When using bash in a terminal often scripts have to be run sourced. In such cases terminating the script must be done by "return", but not by "exit" in order to not kill the basic shell.

Can I as normal user somehow accomplish that option -e to apply "return" instead of "exit".


Anton Wessel

1 Answer 1


Yes, setting the errexit shell option with set -e would make the current shell exit as soon as a command terminates with a non-zero exit status (unless the command is part of an AND/OR-list etc.)

This means you can't "externally" cause a sourced script to stop executing at the first error using set -e.

However, another thing that happens in the bash shell when set -e would have triggered is that any ERR trap would execute. This allows us to set a trap that simply does a return.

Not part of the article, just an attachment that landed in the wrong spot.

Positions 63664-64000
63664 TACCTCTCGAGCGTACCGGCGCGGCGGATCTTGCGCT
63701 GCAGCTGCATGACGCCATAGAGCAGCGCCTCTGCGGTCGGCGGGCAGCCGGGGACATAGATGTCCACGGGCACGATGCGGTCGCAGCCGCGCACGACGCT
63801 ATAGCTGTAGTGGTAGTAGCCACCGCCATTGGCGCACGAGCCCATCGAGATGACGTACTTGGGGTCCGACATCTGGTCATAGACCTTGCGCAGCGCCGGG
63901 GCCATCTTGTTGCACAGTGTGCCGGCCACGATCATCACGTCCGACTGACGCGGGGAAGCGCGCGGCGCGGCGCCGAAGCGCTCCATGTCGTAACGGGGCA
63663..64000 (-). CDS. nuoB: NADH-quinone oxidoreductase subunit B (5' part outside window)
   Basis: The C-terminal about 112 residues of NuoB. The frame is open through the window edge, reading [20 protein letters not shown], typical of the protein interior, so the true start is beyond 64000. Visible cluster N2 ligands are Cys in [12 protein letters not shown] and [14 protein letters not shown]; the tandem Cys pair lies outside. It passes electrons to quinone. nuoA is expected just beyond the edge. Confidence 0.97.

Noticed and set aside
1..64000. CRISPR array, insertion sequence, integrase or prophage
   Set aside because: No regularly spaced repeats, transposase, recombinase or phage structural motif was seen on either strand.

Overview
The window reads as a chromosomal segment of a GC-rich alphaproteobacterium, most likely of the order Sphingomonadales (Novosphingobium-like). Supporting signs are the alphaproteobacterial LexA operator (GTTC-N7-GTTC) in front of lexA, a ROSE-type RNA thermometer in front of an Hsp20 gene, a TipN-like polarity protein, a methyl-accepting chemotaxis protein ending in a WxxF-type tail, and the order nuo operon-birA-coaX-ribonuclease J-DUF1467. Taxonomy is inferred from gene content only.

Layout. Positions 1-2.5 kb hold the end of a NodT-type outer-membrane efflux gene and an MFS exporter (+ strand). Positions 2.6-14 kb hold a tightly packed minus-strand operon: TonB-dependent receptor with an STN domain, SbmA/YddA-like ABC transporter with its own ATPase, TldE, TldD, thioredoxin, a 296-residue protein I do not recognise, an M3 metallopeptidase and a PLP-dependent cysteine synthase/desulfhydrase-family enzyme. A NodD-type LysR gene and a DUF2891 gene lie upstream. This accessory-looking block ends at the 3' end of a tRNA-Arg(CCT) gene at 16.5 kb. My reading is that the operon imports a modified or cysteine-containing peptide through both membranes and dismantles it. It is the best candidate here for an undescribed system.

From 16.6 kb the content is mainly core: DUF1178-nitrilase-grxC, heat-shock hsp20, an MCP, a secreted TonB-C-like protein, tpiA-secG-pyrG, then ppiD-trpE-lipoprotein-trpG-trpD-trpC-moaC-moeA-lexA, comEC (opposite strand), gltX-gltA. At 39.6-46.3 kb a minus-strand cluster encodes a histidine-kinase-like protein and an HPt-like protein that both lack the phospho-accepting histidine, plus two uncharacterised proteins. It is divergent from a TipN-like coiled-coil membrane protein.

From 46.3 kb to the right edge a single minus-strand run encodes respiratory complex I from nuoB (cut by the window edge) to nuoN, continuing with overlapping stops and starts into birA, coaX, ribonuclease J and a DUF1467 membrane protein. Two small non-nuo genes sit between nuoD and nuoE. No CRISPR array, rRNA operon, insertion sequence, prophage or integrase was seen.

$ cat script
echo hello
echo bye
$ . ./script

We would like the above script to stop executing when executing false. We do this by setting a trap for ERR. The trap first unsets itself before using return. If the trap did not unset itself, we would get a complaint from the shell about trying to run return without being in a function or sourced script. This is due to the trap activating a second time due to the non-zero return status of the sourced script.

$ trap 'trap - ERR;return' ERR
$ . ./script
$ echo "$?"

Note that we have to set the trap each time we source the script.

  • Good answer. It led me to experiment, and I was successful placing the trap at the top of script to avoid having to set the trap externally each time.
    – Jim L.
    Nov 17, 2022 at 21:13
  • @JimL. Yeah, that would work too, for user with write access to the scripts in question.
    – Kusalananda
    Nov 17, 2022 at 21:19

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